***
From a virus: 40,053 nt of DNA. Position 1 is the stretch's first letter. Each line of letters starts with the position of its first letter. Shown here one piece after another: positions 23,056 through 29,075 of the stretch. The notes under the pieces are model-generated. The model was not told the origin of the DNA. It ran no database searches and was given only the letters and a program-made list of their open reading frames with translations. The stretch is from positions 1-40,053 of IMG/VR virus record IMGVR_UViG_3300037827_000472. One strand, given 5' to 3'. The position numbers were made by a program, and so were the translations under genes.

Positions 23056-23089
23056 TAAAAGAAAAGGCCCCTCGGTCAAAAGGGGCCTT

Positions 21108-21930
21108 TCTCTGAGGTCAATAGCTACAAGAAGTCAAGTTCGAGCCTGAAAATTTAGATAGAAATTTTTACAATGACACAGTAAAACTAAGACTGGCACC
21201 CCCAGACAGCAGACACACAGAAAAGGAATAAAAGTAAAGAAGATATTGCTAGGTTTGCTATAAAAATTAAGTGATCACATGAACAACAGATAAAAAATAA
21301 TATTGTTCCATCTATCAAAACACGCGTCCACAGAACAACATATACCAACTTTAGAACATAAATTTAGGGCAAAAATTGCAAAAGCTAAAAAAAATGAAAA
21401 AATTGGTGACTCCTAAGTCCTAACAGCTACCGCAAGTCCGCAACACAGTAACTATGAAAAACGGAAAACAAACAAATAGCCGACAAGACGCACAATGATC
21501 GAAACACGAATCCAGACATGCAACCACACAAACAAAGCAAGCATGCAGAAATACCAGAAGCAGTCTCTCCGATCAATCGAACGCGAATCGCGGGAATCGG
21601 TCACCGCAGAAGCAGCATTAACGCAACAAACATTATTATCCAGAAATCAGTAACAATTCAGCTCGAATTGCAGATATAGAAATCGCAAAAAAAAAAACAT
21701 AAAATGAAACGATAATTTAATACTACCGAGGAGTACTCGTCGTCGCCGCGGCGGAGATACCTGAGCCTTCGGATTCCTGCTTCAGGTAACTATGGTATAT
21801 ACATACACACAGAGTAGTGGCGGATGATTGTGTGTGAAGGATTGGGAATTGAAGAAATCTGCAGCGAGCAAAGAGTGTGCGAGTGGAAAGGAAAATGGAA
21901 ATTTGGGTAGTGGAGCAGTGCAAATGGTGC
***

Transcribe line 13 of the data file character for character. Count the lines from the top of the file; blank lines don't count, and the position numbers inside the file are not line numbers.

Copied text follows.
21901 ATTTGGGTAGTGGAGCAGTGCAAATGGTGC